According to the behavioral school of thought, human tendencies are behind the existence of the value premium. Many investors are lured by the appeal of companies with exciting growth stories and prospect of strong short-term returns, while being deterred by those that receive little fanfare or are unloved by the masses.
As explained by Andrew Lo in his book Adaptive Markets, “Intelligence is the ability to generate accurate cause-and-effect descriptions of reality” (or, simply put, narratives).4 This innate skill has been passed down through generations and contributed to the survival of humans throughout time. Therefore, people are hardwired to be favorably disposed to good narratives and they might struggle to overrule or ignore such a strong instinct.
In one paper, researchers discussed how value strategies outperform the market as they exploit the behavioral errors made by typical investors, and not because they are fundamentally riskier.5 They noted how private investors can extrapolate past growth rates of glamour stocks well into the future even though they are unlikely to persist. They could also equate well-run companies with good investments irrespective of price. Thus, their resulting optimism about glamour stocks and pessimism about their value counterparts give rise to the value premium.
By contrast, some investors take a conscious and rational decision to go against value.6 This perspective is also explored in detail in an academic paper.7 For example, the researchers state that professional investors have career concerns to consider over and above generating good long-term performance. Demanding bosses and clients also evaluate them on their short-term returns and their ability to beat benchmarks. Given these concerns, they could opt for more growth style-related approaches which are easier to sell, have more catchier narratives, and potentially offer strong short-term returns relative to ‘unloved’ value stocks.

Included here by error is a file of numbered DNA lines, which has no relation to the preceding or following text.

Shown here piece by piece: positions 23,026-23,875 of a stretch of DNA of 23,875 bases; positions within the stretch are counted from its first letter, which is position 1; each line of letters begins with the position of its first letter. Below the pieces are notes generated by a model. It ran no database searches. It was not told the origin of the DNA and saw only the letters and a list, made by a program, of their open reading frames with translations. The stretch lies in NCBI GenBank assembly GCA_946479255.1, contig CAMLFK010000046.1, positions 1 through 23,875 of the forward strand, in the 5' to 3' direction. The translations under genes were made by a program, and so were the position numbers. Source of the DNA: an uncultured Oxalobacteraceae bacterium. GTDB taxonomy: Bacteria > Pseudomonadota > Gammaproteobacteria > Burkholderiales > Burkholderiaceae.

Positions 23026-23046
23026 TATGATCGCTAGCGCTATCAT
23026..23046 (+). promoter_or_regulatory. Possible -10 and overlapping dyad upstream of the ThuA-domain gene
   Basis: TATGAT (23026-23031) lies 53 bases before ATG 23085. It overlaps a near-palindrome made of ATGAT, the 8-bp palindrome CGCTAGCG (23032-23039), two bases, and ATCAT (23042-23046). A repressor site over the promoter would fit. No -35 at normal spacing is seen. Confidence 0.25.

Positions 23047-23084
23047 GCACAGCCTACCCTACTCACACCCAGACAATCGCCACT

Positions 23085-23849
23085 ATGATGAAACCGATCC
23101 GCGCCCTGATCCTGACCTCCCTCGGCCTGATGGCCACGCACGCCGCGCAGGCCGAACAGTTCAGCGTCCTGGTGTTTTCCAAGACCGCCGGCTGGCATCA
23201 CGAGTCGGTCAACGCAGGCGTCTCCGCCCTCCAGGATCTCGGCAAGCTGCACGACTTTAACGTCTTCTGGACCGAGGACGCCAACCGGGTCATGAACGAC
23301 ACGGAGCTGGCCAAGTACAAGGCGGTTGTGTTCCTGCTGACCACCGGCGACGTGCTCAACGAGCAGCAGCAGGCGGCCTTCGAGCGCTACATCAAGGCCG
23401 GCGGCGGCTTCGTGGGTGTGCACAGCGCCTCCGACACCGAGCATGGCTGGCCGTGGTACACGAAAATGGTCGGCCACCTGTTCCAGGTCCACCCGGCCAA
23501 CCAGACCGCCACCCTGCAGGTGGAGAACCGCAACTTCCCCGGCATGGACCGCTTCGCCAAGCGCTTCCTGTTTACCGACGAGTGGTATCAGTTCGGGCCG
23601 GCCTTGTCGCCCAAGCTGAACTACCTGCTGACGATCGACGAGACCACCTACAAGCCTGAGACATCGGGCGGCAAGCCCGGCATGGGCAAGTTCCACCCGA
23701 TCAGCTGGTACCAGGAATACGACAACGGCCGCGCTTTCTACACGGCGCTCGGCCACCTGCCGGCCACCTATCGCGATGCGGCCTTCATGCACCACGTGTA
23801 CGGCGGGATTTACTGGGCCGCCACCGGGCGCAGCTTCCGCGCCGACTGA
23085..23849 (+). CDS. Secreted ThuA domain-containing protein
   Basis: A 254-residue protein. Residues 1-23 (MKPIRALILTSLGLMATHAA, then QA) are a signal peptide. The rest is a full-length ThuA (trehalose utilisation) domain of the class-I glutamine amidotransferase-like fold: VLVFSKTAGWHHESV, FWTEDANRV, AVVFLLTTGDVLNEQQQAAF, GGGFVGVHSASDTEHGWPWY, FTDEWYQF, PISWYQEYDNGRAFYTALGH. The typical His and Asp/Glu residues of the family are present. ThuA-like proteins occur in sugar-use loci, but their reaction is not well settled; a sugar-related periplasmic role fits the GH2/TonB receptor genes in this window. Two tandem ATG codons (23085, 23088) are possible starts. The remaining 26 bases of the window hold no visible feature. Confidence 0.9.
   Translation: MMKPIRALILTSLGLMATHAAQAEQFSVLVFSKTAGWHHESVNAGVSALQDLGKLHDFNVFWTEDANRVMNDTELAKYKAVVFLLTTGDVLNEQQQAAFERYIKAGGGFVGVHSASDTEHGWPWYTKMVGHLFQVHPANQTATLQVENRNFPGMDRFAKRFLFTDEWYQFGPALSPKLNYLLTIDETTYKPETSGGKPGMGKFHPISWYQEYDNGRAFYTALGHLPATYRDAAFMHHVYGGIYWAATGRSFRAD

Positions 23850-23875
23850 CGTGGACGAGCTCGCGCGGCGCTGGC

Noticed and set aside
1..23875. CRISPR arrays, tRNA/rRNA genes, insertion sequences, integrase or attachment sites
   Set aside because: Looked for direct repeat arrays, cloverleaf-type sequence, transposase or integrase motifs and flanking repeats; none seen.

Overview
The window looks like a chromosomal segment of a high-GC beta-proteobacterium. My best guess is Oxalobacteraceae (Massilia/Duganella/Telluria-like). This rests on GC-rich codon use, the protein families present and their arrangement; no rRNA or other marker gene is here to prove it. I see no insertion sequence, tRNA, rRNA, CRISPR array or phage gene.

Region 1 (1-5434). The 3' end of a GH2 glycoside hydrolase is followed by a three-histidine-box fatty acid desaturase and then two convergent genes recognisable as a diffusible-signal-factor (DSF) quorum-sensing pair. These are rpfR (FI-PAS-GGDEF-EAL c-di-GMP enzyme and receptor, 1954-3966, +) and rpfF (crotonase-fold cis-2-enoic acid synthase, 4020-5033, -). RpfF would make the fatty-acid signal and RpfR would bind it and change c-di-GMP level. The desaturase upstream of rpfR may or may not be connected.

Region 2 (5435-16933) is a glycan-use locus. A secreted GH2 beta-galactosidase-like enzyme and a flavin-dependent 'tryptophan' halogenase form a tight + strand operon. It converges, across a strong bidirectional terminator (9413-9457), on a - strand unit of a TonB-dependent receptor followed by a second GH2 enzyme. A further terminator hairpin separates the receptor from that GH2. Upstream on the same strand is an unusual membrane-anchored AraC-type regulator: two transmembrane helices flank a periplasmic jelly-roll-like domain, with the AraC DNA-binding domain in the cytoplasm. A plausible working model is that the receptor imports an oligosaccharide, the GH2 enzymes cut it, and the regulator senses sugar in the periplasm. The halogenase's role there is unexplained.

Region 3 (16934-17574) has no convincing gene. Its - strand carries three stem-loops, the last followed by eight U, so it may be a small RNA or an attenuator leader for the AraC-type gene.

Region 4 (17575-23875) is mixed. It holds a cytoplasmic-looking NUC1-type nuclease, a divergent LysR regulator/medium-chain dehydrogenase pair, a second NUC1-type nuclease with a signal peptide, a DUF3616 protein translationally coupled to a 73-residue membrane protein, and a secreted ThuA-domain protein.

In recent years, growth stocks with enticing storylines have become very popular investments. This is not surprising, especially with the current ease of investing, proliferation of indicators focused largely on attention-grabbing information (such as recent returns or stock popularity lists) and more visible marketing aimed at luring private investors. With these factors in mind, even the most seasoned investors can become susceptible to the ‘fear of missing out’. But such behavioral biases are likely to strengthen the value factor.
Even the most seasoned investors can become susceptible to the ‘fear of missing out’.
Why hasn’t Value been arbitraged away?
As the value premium is rooted in rational and irrational behavior, the likelihood of it being eroded is fairly low. Indeed, it has been around for decades, giving arbitrageurs enough time to profit from it, yet it remains a fixture of global stock markets. In fact, recent developments, such as the rise of the retail investor, are likely to fuel behavioral biases that could result in the strengthening of the premium over the long run.
Moreover, harvesting the value anomaly can be a painful exercise. The experience of protracted underperformance is likely to shake out any investors with ‘weak hands’, which limits the risk of arbitrage. In fact, investors (humans) have the natural tendency to avoid pain and seek short-term rewards. Therefore, it is our hardwired human instincts that give rise to value premium.